35 Pages Posted: 4 Aug 2011 Last revised: 29 Sep 2011
Date Written: August 3, 2011
The recent passage of the Patient Protection and Affordable Care Act of 2010, as amended by the Health Care and Education Reconciliation Act of 2010 (collectively, “ACA”), has altered the landscape of health care and health insurance. However, it has also served to highlight the revolution in the intent requirement for white collar crimes. In particular, the ACA lowers the intent requirement for several health care fraud statutes from specific to general intent, which is consistent with the federal courts’ recent trend of not requiring proof of the defendant’s knowledge of the law before finding a violation of a particular statute proscribing a so-called white collar crime. In contrast to some of the ACA’s other, substantive provisions, the constitutionality of these provisions has not been considered by the federal courts or evaluated by scholars.
This Article describes this “intent revolution” against the backdrop of the ACA and other white collar crime statutes and offers some thoughts on why and how it should be curbed, particularly in the context of white collar offenses. First, the Article provides a background understanding of white collar crime statutes, focusing specifically on the mens rea requirement component. Second, it delves in depth into health care fraud and describes typical health care fraud remedies. Third, the Article outlines the relevant portions of the ACA touching briefly on very recent challenges to other aspects of the ACA, such as the individual mandate requirement. Finally, the Article analyzes the dangers of a lowered intent requirement broadly and in the context of the ACA and provides a suggestion regarding how these dangers should be addressed with respect to the ACA’s problematic provisions.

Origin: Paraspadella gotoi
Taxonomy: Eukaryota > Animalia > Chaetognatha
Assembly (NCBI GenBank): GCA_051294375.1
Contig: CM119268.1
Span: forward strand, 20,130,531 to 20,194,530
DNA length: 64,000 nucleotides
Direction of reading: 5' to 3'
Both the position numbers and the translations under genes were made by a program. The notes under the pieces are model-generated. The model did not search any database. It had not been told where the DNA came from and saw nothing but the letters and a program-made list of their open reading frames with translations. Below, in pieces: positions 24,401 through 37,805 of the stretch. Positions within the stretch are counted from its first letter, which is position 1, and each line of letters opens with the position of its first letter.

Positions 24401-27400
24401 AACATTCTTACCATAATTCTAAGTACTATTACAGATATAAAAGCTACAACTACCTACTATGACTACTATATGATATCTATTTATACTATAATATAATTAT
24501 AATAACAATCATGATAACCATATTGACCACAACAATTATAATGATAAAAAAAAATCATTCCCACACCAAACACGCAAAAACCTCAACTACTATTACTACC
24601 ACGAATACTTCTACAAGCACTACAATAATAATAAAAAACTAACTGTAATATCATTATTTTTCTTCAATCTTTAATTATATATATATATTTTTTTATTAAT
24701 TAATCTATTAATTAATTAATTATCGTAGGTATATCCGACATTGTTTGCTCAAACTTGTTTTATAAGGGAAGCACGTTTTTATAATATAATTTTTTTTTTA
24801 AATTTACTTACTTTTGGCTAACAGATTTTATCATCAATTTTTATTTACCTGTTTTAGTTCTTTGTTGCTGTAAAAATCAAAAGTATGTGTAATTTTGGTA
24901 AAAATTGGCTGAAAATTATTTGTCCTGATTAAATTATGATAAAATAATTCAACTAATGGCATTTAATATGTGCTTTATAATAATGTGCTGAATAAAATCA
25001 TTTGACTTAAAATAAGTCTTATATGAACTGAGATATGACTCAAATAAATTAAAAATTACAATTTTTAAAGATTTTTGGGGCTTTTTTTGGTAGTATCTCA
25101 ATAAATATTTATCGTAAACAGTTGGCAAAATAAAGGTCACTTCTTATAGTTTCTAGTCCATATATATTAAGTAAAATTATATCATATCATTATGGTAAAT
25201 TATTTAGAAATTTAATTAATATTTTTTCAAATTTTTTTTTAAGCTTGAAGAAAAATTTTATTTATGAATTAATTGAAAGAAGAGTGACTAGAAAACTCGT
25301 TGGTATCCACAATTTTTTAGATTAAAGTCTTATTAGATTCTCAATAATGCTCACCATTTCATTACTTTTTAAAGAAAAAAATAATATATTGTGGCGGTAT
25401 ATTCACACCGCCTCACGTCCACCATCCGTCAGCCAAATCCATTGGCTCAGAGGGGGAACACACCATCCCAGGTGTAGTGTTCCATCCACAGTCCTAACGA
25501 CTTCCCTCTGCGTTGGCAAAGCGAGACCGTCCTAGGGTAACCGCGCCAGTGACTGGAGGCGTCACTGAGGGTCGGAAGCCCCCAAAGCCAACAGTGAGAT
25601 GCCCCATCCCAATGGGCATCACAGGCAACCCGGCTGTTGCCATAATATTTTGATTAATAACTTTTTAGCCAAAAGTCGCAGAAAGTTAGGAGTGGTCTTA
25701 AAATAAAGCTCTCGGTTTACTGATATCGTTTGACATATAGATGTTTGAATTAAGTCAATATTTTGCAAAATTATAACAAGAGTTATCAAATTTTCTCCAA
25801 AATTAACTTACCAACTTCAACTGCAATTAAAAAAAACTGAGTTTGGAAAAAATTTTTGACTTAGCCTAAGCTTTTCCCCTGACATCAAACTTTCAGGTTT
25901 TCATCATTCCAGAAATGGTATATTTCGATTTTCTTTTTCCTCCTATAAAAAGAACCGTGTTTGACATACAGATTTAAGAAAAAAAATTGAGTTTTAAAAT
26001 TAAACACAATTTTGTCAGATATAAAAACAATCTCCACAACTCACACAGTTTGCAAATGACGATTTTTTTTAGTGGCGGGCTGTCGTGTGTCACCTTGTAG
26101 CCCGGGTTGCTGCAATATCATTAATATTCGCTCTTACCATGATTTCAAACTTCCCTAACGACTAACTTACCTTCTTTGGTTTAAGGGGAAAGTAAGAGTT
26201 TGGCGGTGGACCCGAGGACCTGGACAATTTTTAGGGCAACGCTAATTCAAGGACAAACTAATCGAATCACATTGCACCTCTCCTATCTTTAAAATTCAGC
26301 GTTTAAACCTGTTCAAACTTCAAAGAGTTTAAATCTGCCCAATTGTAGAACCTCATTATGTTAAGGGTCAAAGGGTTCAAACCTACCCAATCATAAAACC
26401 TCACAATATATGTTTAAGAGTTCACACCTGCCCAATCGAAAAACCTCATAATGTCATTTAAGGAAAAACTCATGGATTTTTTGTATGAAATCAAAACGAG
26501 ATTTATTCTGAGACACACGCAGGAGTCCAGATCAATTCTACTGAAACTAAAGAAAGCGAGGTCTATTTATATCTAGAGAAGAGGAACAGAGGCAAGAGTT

Keywords: ACA, mens rea, intent, criminal law, white collar, sentencing
Suggested Citation: Suggested Citation
Sheyn, Elizabeth R., Toward a Specific Intent Requirement in White Collar Crime Statutes: How the Patient Protection and Affordable Care Act of 2010 Sheds Light on the 'General Intent Revolution' (August 3, 2011). Florida Law Review, Vol. 64, No. 3, 2012. Available at SSRN: https://ssrn.com/abstract=1904515